Let’s not wait until it’s too late to let someone check us out. Let’s take some feedback and let it make us better. Let’s understand that us becoming more seasoned is when more changes need to occur…as opposed to things always having to change to our liking. Yielding to necessary adjustments may be blurry at first, but it can ultimately help you to see your vision more clearly in the end.

Rules of Engagement: Nine Minutes On Monday

Since ruHRelevant? was started in July 2012, we have stressed how critical relationships are when it comes to employee performance. I’m not a proponent of managers trying to be buddies with employees, but a certain level of trust and rapport must be established to have a truly productive and engaged workforce.

Leaders cannot manage unless they know what makes their people tick, what motivates them in that specific environment, and what their career goals are. But one step further, they must know how those goals tie into the mission of the organization.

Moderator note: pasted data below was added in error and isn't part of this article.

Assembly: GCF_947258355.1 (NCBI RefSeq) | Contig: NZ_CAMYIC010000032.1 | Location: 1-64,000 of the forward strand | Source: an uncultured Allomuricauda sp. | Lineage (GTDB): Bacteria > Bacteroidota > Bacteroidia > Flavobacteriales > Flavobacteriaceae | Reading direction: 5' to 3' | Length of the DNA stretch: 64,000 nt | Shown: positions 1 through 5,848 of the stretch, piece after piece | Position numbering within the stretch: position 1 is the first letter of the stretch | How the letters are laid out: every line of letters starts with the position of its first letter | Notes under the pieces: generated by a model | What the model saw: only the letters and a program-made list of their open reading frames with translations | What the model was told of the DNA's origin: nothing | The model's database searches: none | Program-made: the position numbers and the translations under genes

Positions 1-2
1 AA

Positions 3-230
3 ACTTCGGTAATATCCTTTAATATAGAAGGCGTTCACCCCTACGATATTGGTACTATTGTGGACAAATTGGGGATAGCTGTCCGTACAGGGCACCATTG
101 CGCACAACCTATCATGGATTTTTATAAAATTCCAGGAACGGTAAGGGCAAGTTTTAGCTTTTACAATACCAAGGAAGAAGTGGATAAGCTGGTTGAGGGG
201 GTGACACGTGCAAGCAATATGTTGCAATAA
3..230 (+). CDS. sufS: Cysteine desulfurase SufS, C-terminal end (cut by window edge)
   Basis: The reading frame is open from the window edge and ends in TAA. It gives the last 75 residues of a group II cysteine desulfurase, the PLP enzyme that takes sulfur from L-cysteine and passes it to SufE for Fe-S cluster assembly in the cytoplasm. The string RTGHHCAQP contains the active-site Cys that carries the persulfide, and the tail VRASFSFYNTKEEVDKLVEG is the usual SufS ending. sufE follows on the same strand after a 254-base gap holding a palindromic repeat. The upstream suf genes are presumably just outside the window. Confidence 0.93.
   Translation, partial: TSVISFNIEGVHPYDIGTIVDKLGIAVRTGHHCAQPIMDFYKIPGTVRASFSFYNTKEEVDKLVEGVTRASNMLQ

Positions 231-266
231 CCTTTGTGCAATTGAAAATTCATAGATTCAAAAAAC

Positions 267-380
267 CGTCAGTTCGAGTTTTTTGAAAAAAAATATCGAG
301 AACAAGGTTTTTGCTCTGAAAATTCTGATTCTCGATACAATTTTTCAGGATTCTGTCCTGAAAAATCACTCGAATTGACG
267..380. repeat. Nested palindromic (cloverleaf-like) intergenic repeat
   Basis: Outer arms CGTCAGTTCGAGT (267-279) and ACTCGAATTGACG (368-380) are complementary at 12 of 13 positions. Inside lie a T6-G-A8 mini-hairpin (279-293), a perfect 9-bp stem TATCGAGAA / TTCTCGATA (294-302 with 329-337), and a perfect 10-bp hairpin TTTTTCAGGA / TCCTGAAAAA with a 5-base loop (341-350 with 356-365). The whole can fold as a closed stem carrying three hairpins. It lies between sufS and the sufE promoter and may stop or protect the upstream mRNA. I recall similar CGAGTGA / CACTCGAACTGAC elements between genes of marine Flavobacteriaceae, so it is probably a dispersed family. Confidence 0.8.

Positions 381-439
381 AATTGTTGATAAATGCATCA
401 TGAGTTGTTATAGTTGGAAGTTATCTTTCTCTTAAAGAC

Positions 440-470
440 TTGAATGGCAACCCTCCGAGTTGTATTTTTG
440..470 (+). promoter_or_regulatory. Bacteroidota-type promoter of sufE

20140124-204413.jpgIn Nine Minutes On Monday, James Robbins draws the perfect road map on how to build these relationships by taking 9 minutes a week for planning and execution to help foster this very trust.

The charge from Robbins is to take a few moments on Mondays to plan out the development of your employees. Not just a blanket “I’m gonna develop folks this week!” but pinpointing who and what kind of attention each individual needs to be successful.

On Monday, most managers (smart managers) are planning out their week;

  • what goals need to be met
  • which deadlines are most critical
  • which review they must deliver

But equally as important is taking time to map out which employees need your attention that week not just based on production or an issue, but determined by

  • Who haven’t I had a chance to speak to?
  • Who do I need to know a little better?
  • Have I asked that employee what they might need specifically from me to make their job easier or more meaningful?
  • Have I uncovered this employee’s workplace or developmental needs based on conversations that we’ve had?